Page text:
Alexander Road

Alexander Road

We arrived in Harrogate in mid-June.  The weather was spectacular.  I was coming from Australia, Lisa from the states where she had been visiting friends and family about six weeks.  We stayed in a 2 bedroom flat on Alexander Road, which is a lovely, shady side street near downtown, within walking distance of restaurants, shops, the cinema and the train station.  We enjoyed the pubs, the seafood, the people and the lush countryside, watching the sheep graze peacefully on the rolling hills.

Crab dinner in Harrogate

Crab dinner in Harrogate

Technically, I was there on a business trip, so I had to go to work each day.  This gave Lisa time to explore Harrogate – the shops, the tea rooms, the markets and back streets.  But when I didn’t have to be at work, we explored.  Our first excursion was to take the train east about 40 minutes to York, which is a fascinating town with it’s Minster and markets, it’s pubs and parks.  Then, our second excursion was to drive west a half hour to Skipton and visit Skipton castle, built in 1090 (do the math, that’s over 900 years ago).  Of special interest is it’s famous yew tree in the courtyard planted by Lady Anne Clifford in 1659, commemorating the repairs to the castle following the English Civil War.

Train to York

Train to York

Yew tree at Skipton Castle

Yew tree at Skipton Castle

York Minster

York Minster

The following weekend, we went further afield, driving two hours northeast to visit two castles near each other, Bamburgh Castle on the coast and Lindisfarne Castle on Holy Island.  After an enjoyable tour through Bamburgh Castle, we headed to Holy Island which can only be reached by driving across a causeway when the tide is not too high, so you have to be careful to leave on time or you’ll be stuck there.  We stopped first at the ruin of Lindisfarne Priory, which began life as the monastery of Lindisfarne, founded by Irish monk St. Aidan in 634.  Since the tide was coming in, we decided to forego the visit to the castle and quit the island.

Lighthouse near St. Abbs

Lighthouse near St. Abbs

But rather than heading home at that point, we decided to drive north into Scotland and find a BnB along the coast somewhere.  The Lord led us to St. Abbs, a tiny fishing village with magnificent cliffs and pristine cold waters.  It’s a favorite area for scuba divers because of the unusually clear waters and the proximity to Britain’s first voluntary Marine Reserve.  The next morning we visited the lighthouse near St. Abbs, then headed south, detouring to view Roman ruins at V… followed by Roman ruins and Hadrian’s wall at Housesteads.

 

 

Fountains Abbey

Fountains Abbey

On the 1st of July, Lisa’s sister Carla arrived for a visit.  They covered a lot of miles – the Imperial War Museum in Manchester, a slate mine, Keswick and the Yorkshire Dales,  more Roman ruins and sections of Hadrian’s Wall, southwest Scotland (the Mabie House Hotel in Dumfries), the Boar’s Head Inn in Ripley, England, the amazing Fountains Abbey, and Jervaulx Abbey.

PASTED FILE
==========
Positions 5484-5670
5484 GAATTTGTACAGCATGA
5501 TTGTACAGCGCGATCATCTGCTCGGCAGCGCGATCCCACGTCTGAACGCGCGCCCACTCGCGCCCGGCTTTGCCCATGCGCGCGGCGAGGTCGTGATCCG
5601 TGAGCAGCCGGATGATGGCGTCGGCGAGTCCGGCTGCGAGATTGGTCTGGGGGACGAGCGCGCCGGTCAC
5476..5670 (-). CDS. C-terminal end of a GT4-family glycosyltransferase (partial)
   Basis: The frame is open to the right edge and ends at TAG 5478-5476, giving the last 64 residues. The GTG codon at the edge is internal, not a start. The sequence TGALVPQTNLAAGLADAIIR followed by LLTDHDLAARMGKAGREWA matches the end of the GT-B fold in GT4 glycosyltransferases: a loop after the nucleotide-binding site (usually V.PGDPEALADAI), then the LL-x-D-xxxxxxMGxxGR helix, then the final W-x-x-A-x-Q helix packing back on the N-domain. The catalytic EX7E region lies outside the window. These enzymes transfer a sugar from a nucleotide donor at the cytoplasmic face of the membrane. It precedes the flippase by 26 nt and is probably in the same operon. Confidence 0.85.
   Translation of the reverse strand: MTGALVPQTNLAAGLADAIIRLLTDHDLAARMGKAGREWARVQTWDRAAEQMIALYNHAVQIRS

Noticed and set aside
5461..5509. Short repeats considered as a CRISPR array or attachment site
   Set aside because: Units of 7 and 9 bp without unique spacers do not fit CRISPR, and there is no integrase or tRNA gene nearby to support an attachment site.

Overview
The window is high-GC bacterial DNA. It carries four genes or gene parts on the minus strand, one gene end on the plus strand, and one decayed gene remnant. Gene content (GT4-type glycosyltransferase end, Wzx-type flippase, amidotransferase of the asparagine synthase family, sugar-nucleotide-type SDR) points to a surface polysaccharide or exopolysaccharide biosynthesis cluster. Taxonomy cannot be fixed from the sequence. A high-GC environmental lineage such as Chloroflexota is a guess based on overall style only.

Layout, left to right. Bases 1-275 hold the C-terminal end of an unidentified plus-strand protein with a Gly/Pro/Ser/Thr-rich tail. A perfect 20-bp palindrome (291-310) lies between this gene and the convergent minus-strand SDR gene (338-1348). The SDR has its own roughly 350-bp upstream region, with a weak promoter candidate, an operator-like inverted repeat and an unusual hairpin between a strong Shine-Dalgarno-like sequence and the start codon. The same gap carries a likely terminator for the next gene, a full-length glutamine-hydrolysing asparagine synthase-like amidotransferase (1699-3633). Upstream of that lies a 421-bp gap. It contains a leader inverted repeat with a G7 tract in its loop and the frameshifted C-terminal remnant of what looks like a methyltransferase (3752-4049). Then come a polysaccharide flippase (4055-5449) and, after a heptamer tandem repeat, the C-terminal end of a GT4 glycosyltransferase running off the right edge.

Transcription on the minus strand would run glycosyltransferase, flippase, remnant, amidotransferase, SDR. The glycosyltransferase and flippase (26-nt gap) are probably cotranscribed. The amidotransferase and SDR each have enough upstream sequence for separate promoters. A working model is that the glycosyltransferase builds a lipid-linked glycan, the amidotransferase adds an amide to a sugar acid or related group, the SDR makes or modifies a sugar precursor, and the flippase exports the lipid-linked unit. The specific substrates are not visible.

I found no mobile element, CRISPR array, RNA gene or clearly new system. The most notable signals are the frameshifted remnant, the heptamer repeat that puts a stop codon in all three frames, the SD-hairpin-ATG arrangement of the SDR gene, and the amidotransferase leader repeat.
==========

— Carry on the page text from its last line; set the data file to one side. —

After Carla’s week with us, we dropped her at the airport in Manchester, then headed to a spot northwest of Skipton called Malham Cove, a fascinating massive limestone cliff (260 feet high) that used to have a waterfall flowing over it.  The water now makes it’s way down through a network of caves behind the cliff face, but still flows into the stream at the bottom of the cliff face.

A few days later, the business side of the trip came to an end.  We checked out of our flat on Alexander Road and headed for the east coast, a small town called Sutton-on-sea.  One night there, then south to our old stomping grounds at Huntingdon, Alconbury Weston, and Great Stukeley.  We had lived in that area for a year from 1989 to 1990 and Jessica was born there.  We had stayed at the Manor House BnB for a couple of weeks back in 1989, when it had only been open for a year or so (although the home that it’s in dates back to the days of Oliver Cromwell).  What were the chances that it would still be in business?  It was still open, still run by Jan and John Tilden, whom we remembered from a quarter century ago.  John had recently turned 80.  It was lovely to visit with them.

Steve with Jessica and Dylan

Steve with Jessica and Dylan

 

On Friday the 12th, we flew down to Germany to spend the weekend visiting with Jessica and to meet her fiance Dylan Benjamin.  We stayed at the Hotel Angerer in Vilseck, and had a wonderful weekend visiting with Jessica and Dylan.  The divine timing could not have been more obvious; with little control over when we would be on that side of the planet and which specific weekend we would be able to be in Germany, God worked it out that we were there the weekend that Jessica left for Afghanistan.

Dinner with Jessica and Dylan

Dinner with Jessica and Dylan

 

 

We spent Friday evening and Saturday with them, were able to pray over them and say goodbye, then Jessica deployed early Sunday morning.  We are very grateful for the timing.

 

Blenheim Palace

Blenheim Palace

 

 

 

After returning to England on Monday, we made our way to Oxford to spend time with Julia, a friend and coworker of Lisa’s.  She was a wonderful tour guide.  We visited the graves of Winston Churchill, J.R.R.Tolkien and C.S.Lewis.  We also took a lovely walk on the grounds (2000 acres) of the beautiful Blenheim Palace, home of the Duke and Duchess of Marlborough as well as the birthplace of Winston Churchill.

 

On Tuesday afternoon, we made our way north for our final night in England.  We were staying at the  Queens Head in the tiny village Kettlesing (near Harrogate).  We met friends there for dinner and had a lovely evening.  The next day we checked out and began the forty hour journey back to the center of Australia, Alice Springs.

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